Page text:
Proximal amputation of a limb can cause abrupt changes to the body’s size, compartments and physiologic responses. Research has shown that in cases with preoperative comorbidities, medications used in treating heart, lung and other organ systems may warrant redosing.
A study published in the American Journal of Physical Medicine and Rehabilitation by researchers at Vanderbilt University Medical Center – the first of its kind – finds that while most cases of high-level limb loss involve preoperative polypharmacy, the number of medications, dosing levels and potential drug-drug interactions remains the same or increases.
“Major limb loss results in both pharmacokinetic and pharmacodynamic postoperative changes that impact medication dosing,” said Gerasimos Bastas, M.D., director of the Vanderbilt limb loss rehabilitation program and lead author on the study. “Yet often, these changes aren’t taken into consideration at discharge. It’s a very tricky landscape; we’re trying to call attention to it.”
Analyzing Dosing Trends
To gauge the scope of the problem, Bastas and colleagues performed a 3-year retrospective chart review of 216 cases of high-level limb amputation. Using the Synthetic Derivative, Vanderbilt’s database of deidentified medical records, they scrutinized pre- and postoperative medications, dosing changes and drug-drug interaction warnings. Postoperative profiles factored in home medication reconciliations.
The researchers found that the number of medications increased in 76.9 percent of cases, remained the same in 10.6 percent and decreased in 12.5 percent. The average number of medications was seven preoperative and 10 postoperative. In the 87.5 percent of cases where medications were present both pre- and postoperative, dosing remained the same or increased for the majority of agents (83.5 percent).
Drug-drug interaction warnings also increased, which Bastas says may be attributable to postoperative analgesics interacting with prior psychoactive medications.
In major limb loss, a patient can lose 15-18 percent of their body mass, Bastas said. The pharmacokinetic and pharmacodynamic considerations of this loss are nuanced, he noted, and many providers often aren’t aware of just how significant they can be.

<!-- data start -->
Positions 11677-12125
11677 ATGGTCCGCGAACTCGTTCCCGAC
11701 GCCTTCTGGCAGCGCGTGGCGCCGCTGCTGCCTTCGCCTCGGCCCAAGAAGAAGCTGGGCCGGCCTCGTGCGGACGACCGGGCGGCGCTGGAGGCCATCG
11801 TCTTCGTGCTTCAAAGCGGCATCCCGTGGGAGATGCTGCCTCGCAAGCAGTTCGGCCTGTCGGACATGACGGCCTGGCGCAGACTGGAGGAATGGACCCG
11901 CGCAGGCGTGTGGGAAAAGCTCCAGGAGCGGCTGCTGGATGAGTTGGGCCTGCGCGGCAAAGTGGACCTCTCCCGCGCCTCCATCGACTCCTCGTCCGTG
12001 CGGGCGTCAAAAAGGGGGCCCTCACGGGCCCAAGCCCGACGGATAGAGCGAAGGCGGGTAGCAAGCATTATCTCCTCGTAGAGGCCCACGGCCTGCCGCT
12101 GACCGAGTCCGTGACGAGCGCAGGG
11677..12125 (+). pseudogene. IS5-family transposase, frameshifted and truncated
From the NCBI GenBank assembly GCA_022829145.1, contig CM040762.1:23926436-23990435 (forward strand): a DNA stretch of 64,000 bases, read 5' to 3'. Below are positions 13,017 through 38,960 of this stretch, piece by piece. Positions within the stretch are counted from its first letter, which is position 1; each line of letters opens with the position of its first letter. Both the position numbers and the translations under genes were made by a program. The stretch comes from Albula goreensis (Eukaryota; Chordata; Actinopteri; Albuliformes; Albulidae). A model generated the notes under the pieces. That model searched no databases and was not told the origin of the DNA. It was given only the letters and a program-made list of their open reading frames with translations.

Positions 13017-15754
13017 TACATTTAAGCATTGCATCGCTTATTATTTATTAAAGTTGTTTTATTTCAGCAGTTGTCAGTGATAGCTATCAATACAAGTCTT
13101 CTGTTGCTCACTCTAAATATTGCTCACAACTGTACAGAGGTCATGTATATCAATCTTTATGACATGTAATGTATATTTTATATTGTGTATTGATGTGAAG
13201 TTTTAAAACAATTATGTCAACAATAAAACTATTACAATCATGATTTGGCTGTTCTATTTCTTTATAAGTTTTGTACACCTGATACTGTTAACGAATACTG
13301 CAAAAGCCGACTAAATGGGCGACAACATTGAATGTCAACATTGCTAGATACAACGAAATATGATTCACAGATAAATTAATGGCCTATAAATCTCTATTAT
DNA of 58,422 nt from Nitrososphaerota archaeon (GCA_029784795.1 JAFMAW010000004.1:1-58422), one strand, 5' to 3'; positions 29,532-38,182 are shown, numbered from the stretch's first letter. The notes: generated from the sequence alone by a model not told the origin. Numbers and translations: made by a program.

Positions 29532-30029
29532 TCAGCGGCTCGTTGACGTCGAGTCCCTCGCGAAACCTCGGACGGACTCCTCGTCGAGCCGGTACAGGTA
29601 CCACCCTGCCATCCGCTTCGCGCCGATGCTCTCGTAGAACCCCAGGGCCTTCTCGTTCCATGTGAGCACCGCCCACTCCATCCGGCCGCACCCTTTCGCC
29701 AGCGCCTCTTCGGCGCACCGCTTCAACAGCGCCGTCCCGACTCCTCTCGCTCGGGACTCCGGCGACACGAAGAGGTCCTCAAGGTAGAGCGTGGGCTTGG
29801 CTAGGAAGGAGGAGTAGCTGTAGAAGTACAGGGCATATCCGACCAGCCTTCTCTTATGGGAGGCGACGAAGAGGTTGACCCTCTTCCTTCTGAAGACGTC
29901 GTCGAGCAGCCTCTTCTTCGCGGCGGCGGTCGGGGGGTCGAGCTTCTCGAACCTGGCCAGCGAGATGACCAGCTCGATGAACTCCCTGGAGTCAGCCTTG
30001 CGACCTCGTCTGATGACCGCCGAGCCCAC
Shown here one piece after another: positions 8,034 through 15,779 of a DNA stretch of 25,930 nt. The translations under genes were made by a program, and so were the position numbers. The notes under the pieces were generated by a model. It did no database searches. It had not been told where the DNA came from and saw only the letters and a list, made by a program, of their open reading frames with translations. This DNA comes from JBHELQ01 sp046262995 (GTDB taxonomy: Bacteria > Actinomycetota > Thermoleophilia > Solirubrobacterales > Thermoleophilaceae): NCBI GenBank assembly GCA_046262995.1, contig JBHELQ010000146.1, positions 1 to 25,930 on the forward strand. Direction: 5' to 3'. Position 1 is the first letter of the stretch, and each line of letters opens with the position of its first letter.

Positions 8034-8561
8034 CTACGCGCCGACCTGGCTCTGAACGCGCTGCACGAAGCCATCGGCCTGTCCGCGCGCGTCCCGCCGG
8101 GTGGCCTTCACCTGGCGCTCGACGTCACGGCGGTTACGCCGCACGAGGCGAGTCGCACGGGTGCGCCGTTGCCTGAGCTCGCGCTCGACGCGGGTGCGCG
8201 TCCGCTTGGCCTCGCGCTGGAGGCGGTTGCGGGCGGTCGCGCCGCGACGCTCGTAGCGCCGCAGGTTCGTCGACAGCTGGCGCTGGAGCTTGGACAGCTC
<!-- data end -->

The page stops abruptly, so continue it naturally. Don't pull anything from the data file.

“Major limb loss results in both pharmacokinetic and pharmacodynamic postoperative changes that impact medication dosing, yet often, these changes aren’t taken into consideration at discharge.”
Limb loss has particular impact on cardiorespiratory systems. “For example, when a patient suffers a lower limb loss, they may become tachycardic, prompting their physician to overprescribe beta blockers,” Bastas explained. “Similarly, when a proximal upper limb loss amputation is performed, it affects breathing function; people can lose one-fifth to one-fourth of their lung capacity.”
Kidney function-based medication dosing can also be affected after major amputation surgery. “The typical estimations based on serum creatinine levels become skewed,” Bastas said, “because the patient has lost muscle-containing compartments and the relative concentration of the creatinine has decreased.”
Using AI to Effect Change
Pediatric medicine now has established dosing guidelines, and in geriatric medicine “start low, go slow, deprescribe” is the operating practice. There are dosing guidelines for bariatric surgery and maternal fetal medicine – both of which cause significant mass loss from the body. Yet, there are currently no practice guidelines for perioperative limb loss care. Bastas hopes that through more research, practice guidelines can be established that help improve long-term outcomes.
“This is a big challenge we have in medicine collectively. Explaining it to people mechanistically – it has a lot of ramifications.”
One simple answer could be, he says, that when a patient has an extended hospital stay an algorithm would trigger a prompt in their medical record to reevaluate dosing. “It’s a training and heuristics problem. We quite possibly need aids to guide us in our decision making.”
Bringing People “Into the Know”
Bastas is on a mission to educate both patients and providers regarding the postoperative changes resulting from limb loss. At Vanderbilt’s limb restoration care clinic, educational support is a key element, he said. “When a patient comes in for preoperative consultation, we educate them on the implications of their medications, and they take that information back to their other providers.”
Physiatrists at the clinic work closely with multiple specialists – orthopaedic surgeons specializing in upper and lower limb loss, physical and occupational therapists, clinical pharmacists and plastic surgeons. “We reach out to our colleagues to make sure they’re informing patients about the implications of this intervention,” Bastas said.
Bastas has led Vanderbilt Grand Rounds for colleagues in physical medicine and rehabilitation, cardiology, vascular surgery and anesthesiology highlighting considerations of limb loss. He also speaks to providers at other institutions and state societies for orthotics and prosthetics. “This is a big challenge we have in medicine collectively,” he said. “Explaining it to people mechanistically – it has a lot of ramifications.”